Nuts & Bolts - Loyalty: Memories Top Reward Points?
A little bit branding, a little bit direct marketing and a little bit rock and roll. That's the quick way to sum up the advice Jerry McLaughlin gave marketers on Oct. 5 during his session at DMA2011 Conference & Exhibition in Boston.
"The First Step in Building Repeat Business? Forget about Customer Loyalty," lived up to its controversial title during the presentation by McLaughlin, president and CEO of Mountain View, Calif.-based online promotional products distributor Branders.com.
The mistake many marketers make with loyalty programs is they don't make the rewards unique to their businesses, said McLaughlin. Or they make the awards too hard to get—such as the fictitious USA Prime Credit loyalty program that Discover parodied in its commercials.
If competitors can steal a strategy or mock it, it's what McLaughlin calls a "bolt-on."
Instead, he said it's best to build repeat business, and memories are "the heart and soul" of repeat business.
For instance, Disney knows what it's doing when it places signs suggesting good spots for family photos. Parents tell their children to smile, which influences memories, McLaughlin said. "Who says, 'I want to capture the moment just as it is. Pull your sister's hair again'?"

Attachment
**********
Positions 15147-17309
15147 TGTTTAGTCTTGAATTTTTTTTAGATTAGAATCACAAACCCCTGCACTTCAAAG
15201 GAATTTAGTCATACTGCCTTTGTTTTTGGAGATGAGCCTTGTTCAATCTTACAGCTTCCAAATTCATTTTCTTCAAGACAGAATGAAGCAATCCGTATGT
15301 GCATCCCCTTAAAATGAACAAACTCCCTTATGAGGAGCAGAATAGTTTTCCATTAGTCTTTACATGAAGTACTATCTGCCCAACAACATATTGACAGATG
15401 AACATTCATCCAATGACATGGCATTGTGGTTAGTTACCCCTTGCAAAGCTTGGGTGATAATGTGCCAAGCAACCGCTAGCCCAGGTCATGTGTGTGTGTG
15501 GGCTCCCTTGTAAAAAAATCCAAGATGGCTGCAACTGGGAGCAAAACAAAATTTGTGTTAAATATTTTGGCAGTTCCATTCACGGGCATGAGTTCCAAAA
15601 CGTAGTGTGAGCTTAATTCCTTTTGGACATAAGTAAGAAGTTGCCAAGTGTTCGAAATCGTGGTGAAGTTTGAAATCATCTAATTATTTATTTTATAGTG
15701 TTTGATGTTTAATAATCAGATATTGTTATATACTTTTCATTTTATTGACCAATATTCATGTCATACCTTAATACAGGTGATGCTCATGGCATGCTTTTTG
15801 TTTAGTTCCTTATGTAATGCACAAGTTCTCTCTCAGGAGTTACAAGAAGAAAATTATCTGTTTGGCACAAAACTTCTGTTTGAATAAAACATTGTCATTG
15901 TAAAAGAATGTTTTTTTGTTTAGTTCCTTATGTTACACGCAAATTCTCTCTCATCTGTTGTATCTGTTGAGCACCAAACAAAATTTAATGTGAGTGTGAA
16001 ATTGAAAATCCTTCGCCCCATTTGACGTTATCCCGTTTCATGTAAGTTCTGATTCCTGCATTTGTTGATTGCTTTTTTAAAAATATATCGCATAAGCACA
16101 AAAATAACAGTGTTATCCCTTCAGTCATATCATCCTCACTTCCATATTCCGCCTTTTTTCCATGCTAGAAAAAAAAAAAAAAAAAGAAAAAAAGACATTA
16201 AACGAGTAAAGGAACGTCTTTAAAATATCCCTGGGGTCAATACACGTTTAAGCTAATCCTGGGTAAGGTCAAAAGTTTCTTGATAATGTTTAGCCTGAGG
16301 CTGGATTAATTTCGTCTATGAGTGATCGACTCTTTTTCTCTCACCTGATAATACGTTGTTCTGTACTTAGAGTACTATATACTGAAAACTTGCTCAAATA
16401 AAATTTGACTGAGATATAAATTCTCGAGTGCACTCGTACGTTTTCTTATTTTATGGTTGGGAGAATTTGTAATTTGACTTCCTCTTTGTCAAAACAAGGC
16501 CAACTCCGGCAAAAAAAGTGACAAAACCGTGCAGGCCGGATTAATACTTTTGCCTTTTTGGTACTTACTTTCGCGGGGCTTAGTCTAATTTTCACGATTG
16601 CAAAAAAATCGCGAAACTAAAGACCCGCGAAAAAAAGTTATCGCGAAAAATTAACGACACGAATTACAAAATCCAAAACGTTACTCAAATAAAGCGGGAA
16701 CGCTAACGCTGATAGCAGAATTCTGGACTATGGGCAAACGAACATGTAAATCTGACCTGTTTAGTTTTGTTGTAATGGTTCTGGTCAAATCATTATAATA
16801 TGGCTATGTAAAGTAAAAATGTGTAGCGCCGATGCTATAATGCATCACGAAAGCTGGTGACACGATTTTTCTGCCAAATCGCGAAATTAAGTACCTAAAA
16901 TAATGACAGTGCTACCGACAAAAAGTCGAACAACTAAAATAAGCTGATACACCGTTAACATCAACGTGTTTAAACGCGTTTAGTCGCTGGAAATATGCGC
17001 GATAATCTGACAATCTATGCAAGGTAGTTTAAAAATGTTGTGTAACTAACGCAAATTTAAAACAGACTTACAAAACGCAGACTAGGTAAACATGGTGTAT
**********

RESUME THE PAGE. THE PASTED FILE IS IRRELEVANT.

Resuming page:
Other takeaways from McLaughlin's presentation were:
1. Be first. Band Aid, Kleenex, Scotch tape—all are synonymous with their product categories.
2. Use music. "My bologna has a first name ..." (Oscar Mayer)
3. Use alliteration. Kit Kat. Krispy Kreme. Paypal.
4. Better yet, combine alliteration with music. "Every kiss begins with Kay." (Kay Jewelers)
5. Tell stories. Jared "The Subway Guy" Fogle—McLaughlin says Jared's story can't be related without Subway. He also advised a healthcare marketer in the audience that stories would be the best way to change her hold Muzak, rather than using jingles.